FIG. 1B is a plan interior view of an example retail store 105 of the example operating environment 100. In the example shown, operating environment 100 includes a retail store 105 that includes beacon devices 110 a-g. The beacon devices 110 a-g can broadcast beacon messages 150 a-g to mobile devices 102 a-b using short-range communication links. On the mobile devices 102 a-b, a retail store application can present beacon messages to users of the mobile devices 102 a-b to provide the users with an interactive shopping experience.

The beacon devices 110 a-g can be configured (locally or remotely over a network) to transmit messages that provide information related to the retail store 105 or events (e.g., advertising campaigns) occurring at the retail store 105. For example, beacon device 110 a can transmit a store welcome message 150 a and beacon device 110 b can transmit a special offer message 150 b. In some implementations, a beacon message includes a message number that the retail store application can map to content such as a text message for display on a screen of the mobile device 102 a-b. In some implementations, the content (e.g., a database table) can be downloaded from a network-based server computer to the mobile device when the user first enters the retail store 105.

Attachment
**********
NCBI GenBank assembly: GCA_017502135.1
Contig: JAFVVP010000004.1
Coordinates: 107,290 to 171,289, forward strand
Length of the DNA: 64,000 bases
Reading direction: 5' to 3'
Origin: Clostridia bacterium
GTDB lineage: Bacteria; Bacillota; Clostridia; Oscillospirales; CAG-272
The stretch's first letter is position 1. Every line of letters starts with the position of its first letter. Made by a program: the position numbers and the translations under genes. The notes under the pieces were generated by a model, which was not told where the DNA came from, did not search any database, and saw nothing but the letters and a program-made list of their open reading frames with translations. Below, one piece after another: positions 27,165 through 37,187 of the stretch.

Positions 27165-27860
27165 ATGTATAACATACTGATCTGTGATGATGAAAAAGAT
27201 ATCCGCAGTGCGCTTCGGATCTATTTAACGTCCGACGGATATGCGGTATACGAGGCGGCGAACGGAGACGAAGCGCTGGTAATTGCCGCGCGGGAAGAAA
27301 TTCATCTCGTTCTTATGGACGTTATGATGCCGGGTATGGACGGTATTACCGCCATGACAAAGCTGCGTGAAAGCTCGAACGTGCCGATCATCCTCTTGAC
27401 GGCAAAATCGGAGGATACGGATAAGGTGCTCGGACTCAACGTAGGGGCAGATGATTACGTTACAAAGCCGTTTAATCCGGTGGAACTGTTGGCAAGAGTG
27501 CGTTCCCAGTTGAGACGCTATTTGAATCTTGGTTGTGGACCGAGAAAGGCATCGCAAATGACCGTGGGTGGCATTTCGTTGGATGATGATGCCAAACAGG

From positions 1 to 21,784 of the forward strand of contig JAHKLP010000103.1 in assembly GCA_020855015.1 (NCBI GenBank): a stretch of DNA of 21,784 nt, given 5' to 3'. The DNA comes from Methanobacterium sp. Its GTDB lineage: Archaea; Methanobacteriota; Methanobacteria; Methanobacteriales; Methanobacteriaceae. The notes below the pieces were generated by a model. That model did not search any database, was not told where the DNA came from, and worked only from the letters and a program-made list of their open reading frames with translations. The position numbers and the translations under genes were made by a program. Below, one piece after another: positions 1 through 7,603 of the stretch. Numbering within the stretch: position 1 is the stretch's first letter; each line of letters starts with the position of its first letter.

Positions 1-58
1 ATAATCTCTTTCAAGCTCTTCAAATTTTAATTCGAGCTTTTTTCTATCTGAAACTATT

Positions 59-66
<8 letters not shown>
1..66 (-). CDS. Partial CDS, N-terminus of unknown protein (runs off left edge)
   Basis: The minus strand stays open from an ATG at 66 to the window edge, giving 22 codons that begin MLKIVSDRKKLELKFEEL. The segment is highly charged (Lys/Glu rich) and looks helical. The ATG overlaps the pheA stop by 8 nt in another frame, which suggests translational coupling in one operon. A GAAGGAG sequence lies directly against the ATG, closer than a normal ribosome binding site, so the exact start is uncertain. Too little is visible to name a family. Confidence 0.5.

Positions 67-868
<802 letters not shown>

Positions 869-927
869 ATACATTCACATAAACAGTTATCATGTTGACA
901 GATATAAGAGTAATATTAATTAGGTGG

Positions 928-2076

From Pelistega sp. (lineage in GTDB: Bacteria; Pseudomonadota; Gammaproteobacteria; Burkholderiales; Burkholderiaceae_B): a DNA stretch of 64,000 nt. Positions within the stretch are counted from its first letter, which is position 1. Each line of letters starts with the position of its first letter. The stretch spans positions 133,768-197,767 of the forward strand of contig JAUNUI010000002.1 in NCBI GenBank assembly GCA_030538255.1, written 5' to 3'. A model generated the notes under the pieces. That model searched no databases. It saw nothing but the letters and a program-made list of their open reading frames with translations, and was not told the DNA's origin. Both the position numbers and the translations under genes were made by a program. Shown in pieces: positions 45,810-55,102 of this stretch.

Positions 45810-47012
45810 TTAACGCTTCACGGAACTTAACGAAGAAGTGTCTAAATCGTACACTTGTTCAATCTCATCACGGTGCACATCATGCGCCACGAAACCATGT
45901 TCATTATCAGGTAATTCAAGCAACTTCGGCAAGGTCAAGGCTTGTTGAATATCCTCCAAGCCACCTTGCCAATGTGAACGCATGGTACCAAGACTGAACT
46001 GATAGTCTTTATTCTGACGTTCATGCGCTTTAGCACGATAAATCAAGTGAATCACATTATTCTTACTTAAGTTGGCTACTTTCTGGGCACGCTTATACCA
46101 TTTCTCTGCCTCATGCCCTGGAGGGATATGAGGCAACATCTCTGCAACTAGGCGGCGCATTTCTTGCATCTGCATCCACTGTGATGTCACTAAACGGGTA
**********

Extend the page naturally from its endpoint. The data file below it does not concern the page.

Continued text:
In some implementations, the retail store 105 can include beacon-equipped product demonstration tables 120 a-c. For example, a table 120 a can include a product display area and product information placards 122 a-b having beacon devices 110 c-d configured to broadcast respective beacon messages 150 c-d corresponding to the respective products identified by the placards 122 a-b. In some implementations, such beacon messages 150 c-d provide additional information about the respective products. In some implementations, such beacon messages 150 c-d trigger a process for the user to order or customize the product using the retail store application. In some implementations, the beacon devices 110 c-d can be fixed to or embedded inside of the information placards 122 a-b. If a user taps or swipes a mobile device 102 a-b on or near one of the beacon devices 110 c-d, thereby selecting the product model associated with the corresponding placard 122 a-b, the retail store application causes a display of a message associated with the user-selected one of the placards 122 a-b, i.e., beacon devices 110 c-d. The retail store 105 can include additional tables 120 b-c each equipped with beacon devices 110 e-f that are configured to broadcast beacon messages 150 e-f associated with the respective products being displayed on the tables 120 b-c. Further, the retail store 105 can include a customer care center 130 that is equipped with a beacon device 110 g that is configured to broadcast a beacon message 150 g associated with the center 130.